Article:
For patient buy-and-hold investors in Micron Technology (MU -0.25%), the worst is almost over. That's the key takeaway from the company's fiscal 2020 first-quarter earnings report. Micron operates in the semiconductor industry and is a leading producer of both dynamic random access memory (DRAM) and NAND memory products. Yet this industry is cyclical, and virtually all businesses in the space rise and fall depending on where we're at in the cycle.
And that's why Micron's Q1 was so big. CEO Sanjay Mehrotra said he's optimistic that the results of the second quarter of fiscal 2020, to be reported around March, will be the bottom of the semiconductor cycle for Micron. From there, investors should enjoy the next wave of innovations that will drive demand higher.
How bad is rock bottom?
Q1 revenue came in at $5.1 billion, 35% lower than last year's quarterly revenue of $7.9 billion -- a steep year-over-year drop. Revenue from DRAM products fell 41% year over year, while NAND product revenue fell 14%. Recent data from industry watcher TrendForce shows these lower memory prices are the result of continued oversupply.
With Q1 results in, CFO David Zinsner provided Q2 guidance. Revenue should come in at $4.5 billion to $4.8 billion. That's a less severe drop of 17% year over year at the high end of the guidance, and a 22% drop on the low end. Furthermore, he guided for a 27% gross margin (down from 49% last year) and for $0.35 in earnings per share. Diluted EPS last year was $1.42.
Later, in the question-and-answer time, an analyst asked about free cash flow next quarter. Zinsner indicated that while it could be slightly positive or negative, it will basically be neutral.
It ain't that bad
That last nugget on free cash flow is gold. You see, the semiconductor cycle bottomed out last time in 2016. The worst quarter for Micron was the third quarter of fiscal 2016, where it reported revenue of $2.9 billion and a net loss of $215 million. And although the company had $389 million in cash from operations, it had almost $1.7 billion in capital expenditures, resulting in negative $1.3 billion in free cash flow.
The 10-year chart above shows that Micron's stock normally moves up or down before revenue shifts, and in fact that's what we are already seeing. Shares are already up close to 100% from lows hit in late 2018. But what the chart also shows is that as semiconductor demand increases over time, each bottom of the cycle is higher than the one before.
The next bottom of the cycle for Micron (presumably Q2 2020), when compared with 2016, will have revenue 55% higher, net income instead of a net loss, and free cash flow that's neutral rather than negative. That's a huge difference between rock bottom last time and this time.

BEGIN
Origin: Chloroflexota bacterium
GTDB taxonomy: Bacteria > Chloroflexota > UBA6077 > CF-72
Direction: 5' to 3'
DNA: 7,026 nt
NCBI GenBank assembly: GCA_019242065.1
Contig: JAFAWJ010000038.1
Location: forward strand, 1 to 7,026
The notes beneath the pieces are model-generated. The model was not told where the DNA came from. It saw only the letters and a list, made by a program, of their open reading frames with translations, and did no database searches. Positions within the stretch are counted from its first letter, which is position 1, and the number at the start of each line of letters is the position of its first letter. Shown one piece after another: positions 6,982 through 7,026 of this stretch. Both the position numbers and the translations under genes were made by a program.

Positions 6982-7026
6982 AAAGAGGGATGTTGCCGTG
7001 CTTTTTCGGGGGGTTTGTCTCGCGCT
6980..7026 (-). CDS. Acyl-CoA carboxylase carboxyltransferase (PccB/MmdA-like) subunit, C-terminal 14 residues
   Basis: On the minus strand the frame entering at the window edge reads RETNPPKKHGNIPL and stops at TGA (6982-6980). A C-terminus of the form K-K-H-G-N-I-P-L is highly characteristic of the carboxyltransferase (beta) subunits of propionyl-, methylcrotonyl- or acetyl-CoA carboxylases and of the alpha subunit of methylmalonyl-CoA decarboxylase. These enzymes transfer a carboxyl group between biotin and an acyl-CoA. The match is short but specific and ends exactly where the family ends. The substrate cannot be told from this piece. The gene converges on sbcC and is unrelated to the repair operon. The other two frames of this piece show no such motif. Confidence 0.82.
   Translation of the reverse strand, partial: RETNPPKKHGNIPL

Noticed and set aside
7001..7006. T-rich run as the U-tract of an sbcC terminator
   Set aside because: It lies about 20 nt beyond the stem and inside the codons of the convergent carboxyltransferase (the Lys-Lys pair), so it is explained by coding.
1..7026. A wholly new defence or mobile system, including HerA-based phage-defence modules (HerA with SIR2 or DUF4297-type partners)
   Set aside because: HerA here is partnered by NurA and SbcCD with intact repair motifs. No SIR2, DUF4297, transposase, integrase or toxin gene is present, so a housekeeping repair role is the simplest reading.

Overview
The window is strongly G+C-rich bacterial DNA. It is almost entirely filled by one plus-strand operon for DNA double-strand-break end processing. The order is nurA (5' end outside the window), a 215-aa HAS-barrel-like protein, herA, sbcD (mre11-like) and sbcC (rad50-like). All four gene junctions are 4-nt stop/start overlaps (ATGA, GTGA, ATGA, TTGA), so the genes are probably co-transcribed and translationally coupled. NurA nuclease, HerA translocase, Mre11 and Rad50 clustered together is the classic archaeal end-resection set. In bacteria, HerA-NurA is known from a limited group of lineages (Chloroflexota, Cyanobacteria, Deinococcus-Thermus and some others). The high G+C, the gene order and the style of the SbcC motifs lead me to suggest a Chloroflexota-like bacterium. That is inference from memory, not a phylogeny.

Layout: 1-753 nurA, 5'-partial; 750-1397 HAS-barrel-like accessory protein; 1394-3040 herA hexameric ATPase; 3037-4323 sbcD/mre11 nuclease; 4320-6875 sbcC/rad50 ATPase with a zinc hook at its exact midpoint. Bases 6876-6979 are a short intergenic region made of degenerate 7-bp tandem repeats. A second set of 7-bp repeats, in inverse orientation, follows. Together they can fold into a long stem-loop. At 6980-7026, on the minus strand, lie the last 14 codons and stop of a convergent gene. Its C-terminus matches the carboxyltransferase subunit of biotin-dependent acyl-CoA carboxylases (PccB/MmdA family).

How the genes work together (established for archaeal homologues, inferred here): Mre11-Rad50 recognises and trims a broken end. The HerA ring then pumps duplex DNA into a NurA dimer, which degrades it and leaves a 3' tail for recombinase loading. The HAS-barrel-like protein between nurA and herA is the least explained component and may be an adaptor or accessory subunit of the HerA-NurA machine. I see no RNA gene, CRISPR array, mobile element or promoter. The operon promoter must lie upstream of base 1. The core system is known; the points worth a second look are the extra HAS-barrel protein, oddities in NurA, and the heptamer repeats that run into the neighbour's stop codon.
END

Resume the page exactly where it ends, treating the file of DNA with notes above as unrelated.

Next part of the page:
What's next in the cycle?
The world is on the brink of seeing long-hyped trends like 5G, the Internet of Things, and artificial intelligence actually begin to take shape. As you might expect, it's mostly the household-name technology stocks that get the media attention, but none of it would be possible without companies like Micron behind the scenes.
One product that may differentiate Micron is its 3D XPoint product line. This isn't DRAM or NAND memory, but rather something in between the two. It was developed in cooperation with Intel (NASDAQ: INTC), and subsequently acquired outright by Micron (sorry, Intel). The company says 3D XPoint is fast like DRAM memory but more reliable like NAND, which could make it particularly useful in data centers.
As vast amounts of data are created, there's an ever increasing need for data storage. Many companies are spending more on infrastructure to meet that demand. If 3D XPoint can grab a significant slice of a growing pie, that would be a huge boost to the business.
It's true that an improving semiconductor industry benefits many players, not just Micron. So I don't want to rule out other companies as potential investments, but Micron should definitely be on your list. The stock trades at only 10 times forward earnings. While semiconductor companies don't typically get rich valuations, Micron's is among the cheapest in the industry.
Finally, the company targets returning 50% of free cash flow to investors via share repurchases. During the last semiconductor up cycle, Micron generated between $1 billion and $2 billion of quarterly free cash flow. If this next semiconductor cycle turns out to be stronger than the last, shareholders could see the company buy back over $1 billion in shares quarterly. Considering that Micron's market capitalization is around $60 billion, this would fuel dramatic EPS growth.